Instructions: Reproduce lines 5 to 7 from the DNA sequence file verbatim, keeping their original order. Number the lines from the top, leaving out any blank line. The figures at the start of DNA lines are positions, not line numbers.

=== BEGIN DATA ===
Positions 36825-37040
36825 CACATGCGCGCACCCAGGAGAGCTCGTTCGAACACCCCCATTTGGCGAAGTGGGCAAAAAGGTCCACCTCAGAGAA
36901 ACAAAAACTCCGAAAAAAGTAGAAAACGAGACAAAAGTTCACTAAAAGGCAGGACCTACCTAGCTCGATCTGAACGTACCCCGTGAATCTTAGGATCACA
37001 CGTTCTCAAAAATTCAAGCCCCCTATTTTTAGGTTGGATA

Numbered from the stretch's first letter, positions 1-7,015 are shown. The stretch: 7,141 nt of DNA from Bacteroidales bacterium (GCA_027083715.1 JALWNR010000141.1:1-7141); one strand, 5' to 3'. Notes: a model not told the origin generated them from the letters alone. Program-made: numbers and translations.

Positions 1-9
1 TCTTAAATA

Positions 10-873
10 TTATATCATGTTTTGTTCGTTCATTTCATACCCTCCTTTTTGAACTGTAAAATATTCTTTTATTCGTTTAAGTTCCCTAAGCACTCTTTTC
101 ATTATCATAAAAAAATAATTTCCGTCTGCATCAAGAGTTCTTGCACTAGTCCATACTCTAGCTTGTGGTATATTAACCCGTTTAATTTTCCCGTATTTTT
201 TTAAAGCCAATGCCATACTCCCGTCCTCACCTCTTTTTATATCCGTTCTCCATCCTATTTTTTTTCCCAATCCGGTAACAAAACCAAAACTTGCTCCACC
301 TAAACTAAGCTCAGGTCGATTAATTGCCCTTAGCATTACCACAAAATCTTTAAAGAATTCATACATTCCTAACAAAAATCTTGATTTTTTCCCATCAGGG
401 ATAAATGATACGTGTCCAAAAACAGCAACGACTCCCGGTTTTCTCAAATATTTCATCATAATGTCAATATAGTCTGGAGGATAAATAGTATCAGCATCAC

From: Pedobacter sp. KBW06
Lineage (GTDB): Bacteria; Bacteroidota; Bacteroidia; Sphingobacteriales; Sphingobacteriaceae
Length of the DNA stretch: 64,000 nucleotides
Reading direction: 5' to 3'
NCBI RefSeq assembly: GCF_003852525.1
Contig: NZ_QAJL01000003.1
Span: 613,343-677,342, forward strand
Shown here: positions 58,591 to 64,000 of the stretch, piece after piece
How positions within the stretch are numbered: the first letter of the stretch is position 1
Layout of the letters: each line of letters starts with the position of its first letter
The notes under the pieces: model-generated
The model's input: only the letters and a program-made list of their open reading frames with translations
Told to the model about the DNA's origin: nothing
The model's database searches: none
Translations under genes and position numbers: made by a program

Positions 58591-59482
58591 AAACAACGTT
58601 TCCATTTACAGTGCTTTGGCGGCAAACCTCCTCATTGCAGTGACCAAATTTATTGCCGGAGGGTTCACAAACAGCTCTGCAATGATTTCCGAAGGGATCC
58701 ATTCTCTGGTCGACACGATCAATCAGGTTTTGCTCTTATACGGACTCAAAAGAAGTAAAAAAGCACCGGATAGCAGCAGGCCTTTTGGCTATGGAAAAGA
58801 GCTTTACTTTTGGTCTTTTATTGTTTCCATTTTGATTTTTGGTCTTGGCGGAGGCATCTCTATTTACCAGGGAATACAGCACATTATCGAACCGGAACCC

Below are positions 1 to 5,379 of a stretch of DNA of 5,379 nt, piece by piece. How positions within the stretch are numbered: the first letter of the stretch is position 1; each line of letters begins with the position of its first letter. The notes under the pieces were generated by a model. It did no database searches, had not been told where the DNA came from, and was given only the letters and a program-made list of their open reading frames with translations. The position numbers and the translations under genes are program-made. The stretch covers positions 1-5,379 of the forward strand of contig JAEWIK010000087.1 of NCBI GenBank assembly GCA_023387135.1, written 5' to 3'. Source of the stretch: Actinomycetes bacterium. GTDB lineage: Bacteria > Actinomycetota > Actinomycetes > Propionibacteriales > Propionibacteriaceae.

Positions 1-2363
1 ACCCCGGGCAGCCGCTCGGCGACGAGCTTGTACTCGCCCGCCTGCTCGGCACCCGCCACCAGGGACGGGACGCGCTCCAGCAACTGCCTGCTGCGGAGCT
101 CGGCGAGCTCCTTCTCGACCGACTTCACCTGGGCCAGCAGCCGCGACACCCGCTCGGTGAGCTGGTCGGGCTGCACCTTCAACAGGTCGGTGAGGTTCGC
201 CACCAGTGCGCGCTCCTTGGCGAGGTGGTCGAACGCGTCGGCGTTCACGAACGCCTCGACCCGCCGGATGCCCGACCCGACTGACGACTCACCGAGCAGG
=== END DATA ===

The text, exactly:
Numbered from the stretch's first letter, positions 1-7,015 are shown. The stretch: 7,141 nt of DNA from Bacteroidales bacterium (GCA_027083715.1 JALWNR010000141.1:1-7141); one strand, 5' to 3'. Notes: a model not told the origin generated them from the letters alone. Program-made: numbers and translations.

Positions 1-9
1 TCTTAAATA